Farming has always been a tough business, but it may get tougher for the small-time farmers in Japan. Japan wants to join the new Trans-Pacific Partnership trade pact (TPP). The U.S. government backs the TPP, as does Toyota Motor and Mitsubishi. Free trade, the idea is, translates to ultimately improved economic growth and prosperity for everyone.
Nevertheless, that does not mean there will not be some bumps in the road to free trade. In this case, those bumps will be felt by the smaller farms in Japan. Aya Takada and Yuriy Humber, writing for Bloomberg Businessweek (8/6/128/12/12, pp. 1314), explain the consequences:
Under the TPP agreement as it is envisioned, . . . tariffs would disappear, Japans farms, often only an acre or two in size, would then be overwhelmed by the super-efficient, large-scale agribusinesses of the U.S., New Zealand, Australia, and Canada. (p. 13)
Although tariffs have their genesis in good intentions, the big problem with them is they ultimately stifle economic prosperity. Furthermore, once nations begin playing the tariff game, it can easily escalate to a series of reactionary tariff increases and now the trade wars have begun. That harms everyone economically.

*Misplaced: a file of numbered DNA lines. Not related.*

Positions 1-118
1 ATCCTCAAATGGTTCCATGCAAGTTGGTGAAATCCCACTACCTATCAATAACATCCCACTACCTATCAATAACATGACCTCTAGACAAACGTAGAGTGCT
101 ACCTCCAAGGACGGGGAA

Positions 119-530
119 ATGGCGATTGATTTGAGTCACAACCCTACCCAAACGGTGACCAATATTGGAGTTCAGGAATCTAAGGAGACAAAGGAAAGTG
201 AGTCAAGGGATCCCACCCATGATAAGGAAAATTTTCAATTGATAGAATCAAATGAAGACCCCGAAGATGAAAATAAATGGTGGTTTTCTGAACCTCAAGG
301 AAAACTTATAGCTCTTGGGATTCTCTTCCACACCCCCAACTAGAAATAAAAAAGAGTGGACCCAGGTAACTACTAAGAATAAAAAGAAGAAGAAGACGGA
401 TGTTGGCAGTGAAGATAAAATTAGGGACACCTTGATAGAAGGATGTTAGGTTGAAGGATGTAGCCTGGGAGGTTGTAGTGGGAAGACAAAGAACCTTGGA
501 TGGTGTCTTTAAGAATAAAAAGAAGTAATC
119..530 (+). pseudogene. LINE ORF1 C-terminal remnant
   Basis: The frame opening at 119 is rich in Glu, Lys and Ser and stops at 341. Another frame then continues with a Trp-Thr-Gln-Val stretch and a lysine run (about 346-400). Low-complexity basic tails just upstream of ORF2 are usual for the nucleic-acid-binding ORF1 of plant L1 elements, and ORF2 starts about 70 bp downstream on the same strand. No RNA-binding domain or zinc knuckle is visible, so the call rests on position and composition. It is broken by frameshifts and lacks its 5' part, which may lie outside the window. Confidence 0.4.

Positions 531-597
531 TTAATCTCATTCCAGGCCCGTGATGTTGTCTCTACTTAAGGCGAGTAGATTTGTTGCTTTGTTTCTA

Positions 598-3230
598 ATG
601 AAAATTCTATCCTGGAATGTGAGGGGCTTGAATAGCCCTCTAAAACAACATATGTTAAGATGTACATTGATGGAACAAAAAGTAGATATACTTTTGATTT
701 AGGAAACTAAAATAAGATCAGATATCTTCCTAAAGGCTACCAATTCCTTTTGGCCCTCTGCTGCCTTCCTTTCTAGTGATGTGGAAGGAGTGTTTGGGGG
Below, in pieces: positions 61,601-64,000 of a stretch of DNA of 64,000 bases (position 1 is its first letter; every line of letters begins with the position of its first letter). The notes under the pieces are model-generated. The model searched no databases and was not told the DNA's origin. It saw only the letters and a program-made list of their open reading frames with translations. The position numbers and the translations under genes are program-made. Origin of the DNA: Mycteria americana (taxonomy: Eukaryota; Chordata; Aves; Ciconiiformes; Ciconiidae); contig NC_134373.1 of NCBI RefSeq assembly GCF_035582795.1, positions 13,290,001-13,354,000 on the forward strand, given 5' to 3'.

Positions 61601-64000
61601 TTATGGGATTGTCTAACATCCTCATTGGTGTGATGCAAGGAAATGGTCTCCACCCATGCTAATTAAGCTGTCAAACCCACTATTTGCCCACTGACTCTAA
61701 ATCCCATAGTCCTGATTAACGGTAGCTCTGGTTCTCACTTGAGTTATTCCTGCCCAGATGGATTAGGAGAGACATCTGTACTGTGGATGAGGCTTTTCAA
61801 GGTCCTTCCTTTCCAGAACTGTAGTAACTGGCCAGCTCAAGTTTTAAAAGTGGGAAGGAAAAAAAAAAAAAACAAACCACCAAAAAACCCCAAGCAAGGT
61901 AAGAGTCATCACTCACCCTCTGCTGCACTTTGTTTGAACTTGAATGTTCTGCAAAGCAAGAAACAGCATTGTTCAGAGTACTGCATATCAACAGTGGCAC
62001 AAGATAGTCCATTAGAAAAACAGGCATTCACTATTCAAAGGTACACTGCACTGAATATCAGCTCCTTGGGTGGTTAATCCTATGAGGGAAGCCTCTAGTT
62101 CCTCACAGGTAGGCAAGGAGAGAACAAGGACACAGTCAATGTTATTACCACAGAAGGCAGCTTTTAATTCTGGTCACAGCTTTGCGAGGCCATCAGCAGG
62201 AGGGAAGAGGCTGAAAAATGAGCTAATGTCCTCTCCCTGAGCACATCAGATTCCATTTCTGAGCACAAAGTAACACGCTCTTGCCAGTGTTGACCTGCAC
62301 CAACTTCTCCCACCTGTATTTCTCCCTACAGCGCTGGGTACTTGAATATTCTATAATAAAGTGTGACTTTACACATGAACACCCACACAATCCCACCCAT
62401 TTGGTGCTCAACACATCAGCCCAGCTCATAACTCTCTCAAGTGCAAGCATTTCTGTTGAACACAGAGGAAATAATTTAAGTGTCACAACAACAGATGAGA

I believe tariffs have simply artificially propped up industries that were not functioning from a viable business plan. To that point, Tetsuhide Mikamo, the director of Japans largest agricultural trading house, expresses the inadequacies of the tariff system with respect to Japans smaller farmers:
What Japans agricultural policy has done so far is simply protect farmers, and that has weakened their competitiveness. (p. 14)
If Japans farmers are going to find their way through this changing trade climate, they will have to retool how they do farming, or they will have to seek an alternate occupation. As Bob Dylan once said, The times they are a changin. Any nation that wants a seat at the table in the 21st century economy must be willing to change with the times.
style=”border:none; width:450px; height:80px”>